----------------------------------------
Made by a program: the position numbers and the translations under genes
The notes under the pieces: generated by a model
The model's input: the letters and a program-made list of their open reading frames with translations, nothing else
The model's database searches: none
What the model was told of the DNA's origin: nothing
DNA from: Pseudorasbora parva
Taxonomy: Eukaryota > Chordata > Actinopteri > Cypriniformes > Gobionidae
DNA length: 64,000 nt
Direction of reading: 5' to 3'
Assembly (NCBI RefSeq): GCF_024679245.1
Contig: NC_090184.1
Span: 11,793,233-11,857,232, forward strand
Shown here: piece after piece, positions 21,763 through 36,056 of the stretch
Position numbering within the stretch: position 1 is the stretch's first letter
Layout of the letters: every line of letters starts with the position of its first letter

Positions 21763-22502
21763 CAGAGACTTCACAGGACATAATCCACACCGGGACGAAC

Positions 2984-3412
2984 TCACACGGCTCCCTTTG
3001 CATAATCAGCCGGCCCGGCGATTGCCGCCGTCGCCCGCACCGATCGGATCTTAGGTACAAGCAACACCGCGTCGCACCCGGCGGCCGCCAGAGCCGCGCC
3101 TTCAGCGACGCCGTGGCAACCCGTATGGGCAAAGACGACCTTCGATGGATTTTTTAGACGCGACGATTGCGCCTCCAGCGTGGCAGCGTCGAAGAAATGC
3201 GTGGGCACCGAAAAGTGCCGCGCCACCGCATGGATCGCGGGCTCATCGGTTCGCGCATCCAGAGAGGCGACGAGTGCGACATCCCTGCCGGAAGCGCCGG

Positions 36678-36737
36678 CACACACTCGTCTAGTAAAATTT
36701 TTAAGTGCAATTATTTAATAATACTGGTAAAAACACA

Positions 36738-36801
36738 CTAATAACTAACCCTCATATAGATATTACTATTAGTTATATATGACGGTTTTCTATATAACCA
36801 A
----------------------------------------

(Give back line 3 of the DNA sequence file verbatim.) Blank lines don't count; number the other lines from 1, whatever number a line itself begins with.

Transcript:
The model's input: the letters and a program-made list of their open reading frames with translations, nothing else